What is different is that this surgeon has a waiting list of 100 patients.

So it doesn’t matter if only five referrals arrive on day one, because they can still treat 10 from the waiting list. When 15 referrals come in, they just go on the waiting list and can be treated when they reach the front of the queue. It all comes out in the wash.

The waiting list – which never goes away – smooths demand and capacity over time, so it is perfectly reasonable to rely on average demand when working out the necessary capacity. And – wonderfully – capacity only needs to exceed average demand by a small amount for the waiting list and waiting times to shrink.

Now let’s go looking for the borderline cases that lie between the emergency doctor and the routine surgeon.


What about a surgeon who works in a large teaching hospital and only treats urgent cancer patients?

These patients don’t have to be treated within hours, but they do need treating within (at most) a few weeks. It is likely that demand will vary enough over these relatively short timescales to cause occasional idle time which cannot be carried forward. The variation matters, and capacity needs to be high enough to cope with demand in a majority of weeks.

A mix of urgent and routine electives

Which brings us to the more common situation in elective care, where a surgeon treats a mix of urgent and routine patients. We have already seen that routine capacity can equal average routine demand. But do we need to provide a higher level of urgent capacity, to absorb urgent demand in a majority of weeks?

The answer depends on the tactics used to book patients in for treatment.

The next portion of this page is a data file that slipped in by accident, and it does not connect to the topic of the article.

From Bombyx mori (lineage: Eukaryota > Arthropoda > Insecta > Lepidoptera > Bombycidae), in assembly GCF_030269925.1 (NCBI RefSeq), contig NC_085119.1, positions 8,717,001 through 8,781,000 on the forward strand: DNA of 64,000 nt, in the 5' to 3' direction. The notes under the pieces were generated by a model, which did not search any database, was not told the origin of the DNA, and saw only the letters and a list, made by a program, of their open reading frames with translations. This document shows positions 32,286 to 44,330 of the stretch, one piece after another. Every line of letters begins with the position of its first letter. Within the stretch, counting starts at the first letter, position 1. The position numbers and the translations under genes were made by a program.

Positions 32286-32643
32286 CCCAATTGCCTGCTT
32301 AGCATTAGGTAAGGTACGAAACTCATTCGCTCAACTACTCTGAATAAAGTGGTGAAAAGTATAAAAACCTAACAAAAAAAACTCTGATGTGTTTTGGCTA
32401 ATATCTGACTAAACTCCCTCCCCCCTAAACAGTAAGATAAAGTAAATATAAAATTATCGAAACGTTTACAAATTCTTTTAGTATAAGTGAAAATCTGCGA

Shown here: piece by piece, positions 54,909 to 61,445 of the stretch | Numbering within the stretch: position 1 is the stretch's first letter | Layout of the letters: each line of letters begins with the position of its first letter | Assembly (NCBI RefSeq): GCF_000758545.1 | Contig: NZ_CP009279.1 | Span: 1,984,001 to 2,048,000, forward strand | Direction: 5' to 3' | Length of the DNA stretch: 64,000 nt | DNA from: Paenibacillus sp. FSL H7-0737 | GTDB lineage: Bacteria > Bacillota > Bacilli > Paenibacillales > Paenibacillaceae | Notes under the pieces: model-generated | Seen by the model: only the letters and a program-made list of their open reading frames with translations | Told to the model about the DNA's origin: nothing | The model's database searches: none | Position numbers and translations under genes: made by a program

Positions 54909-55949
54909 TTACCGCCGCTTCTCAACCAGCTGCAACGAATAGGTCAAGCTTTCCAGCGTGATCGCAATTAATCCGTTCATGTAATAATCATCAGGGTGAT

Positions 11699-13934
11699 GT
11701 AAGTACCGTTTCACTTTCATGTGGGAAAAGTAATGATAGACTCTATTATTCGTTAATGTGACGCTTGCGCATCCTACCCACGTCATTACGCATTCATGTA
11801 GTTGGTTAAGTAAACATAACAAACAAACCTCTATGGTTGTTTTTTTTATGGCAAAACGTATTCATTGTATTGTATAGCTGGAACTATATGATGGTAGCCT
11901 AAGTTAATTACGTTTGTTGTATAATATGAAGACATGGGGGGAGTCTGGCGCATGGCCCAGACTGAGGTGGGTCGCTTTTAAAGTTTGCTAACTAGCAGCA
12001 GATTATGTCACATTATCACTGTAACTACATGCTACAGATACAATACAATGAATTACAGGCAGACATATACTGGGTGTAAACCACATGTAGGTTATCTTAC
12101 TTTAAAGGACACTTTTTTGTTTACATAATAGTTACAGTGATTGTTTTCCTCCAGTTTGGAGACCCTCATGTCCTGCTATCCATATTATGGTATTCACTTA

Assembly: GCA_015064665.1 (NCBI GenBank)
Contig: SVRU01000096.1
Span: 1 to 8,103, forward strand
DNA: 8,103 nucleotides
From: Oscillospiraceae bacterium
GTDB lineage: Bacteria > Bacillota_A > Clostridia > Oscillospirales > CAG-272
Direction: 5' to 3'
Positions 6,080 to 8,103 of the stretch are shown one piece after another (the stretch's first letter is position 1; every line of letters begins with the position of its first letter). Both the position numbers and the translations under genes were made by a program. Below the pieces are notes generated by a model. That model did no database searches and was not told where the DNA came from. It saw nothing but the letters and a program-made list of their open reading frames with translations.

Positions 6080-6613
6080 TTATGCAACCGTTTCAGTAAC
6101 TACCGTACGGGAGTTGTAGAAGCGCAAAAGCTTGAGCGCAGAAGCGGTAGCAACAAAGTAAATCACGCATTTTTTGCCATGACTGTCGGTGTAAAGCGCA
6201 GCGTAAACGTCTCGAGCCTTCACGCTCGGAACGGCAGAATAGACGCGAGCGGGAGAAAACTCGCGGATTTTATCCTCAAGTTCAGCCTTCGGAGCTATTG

If urgent patients are essentially treated in ring fenced capacity then the answer will be “yes”.

But if there is more flexibility, and any empty urgent capacity can be filled with routine patients at the last minute, then that will avoid any idle time and capacity can be set to match average demand.

So does variation matter? Of course it does. But not every type of variation matters in every situation. Sometimes, the averages work out just fine.


If you are a seasoned demand and capacity practitioner then you will have noticed that I skated past a few issues…

In the case of the routine surgeon, there will be variation on timescales other than the short term random fluctuations that I considered above, such as seasonal, cyclical, and trend variation in demand. It is indeed important that capacity should adapt to those longer term variations, because otherwise the imbalance will accumulate on the waiting list and may result in unacceptably long waiting times. Nevertheless average capacity can still equal average demand, even though that capacity is adjusted over time to track those longer term variations. It would make no sense, for instance, to try to adapt to a multiyear trend of growing demand by setting capacity to match demand in a majority of weeks over that period, because capacity would be far too high at the start, and far too small at the end.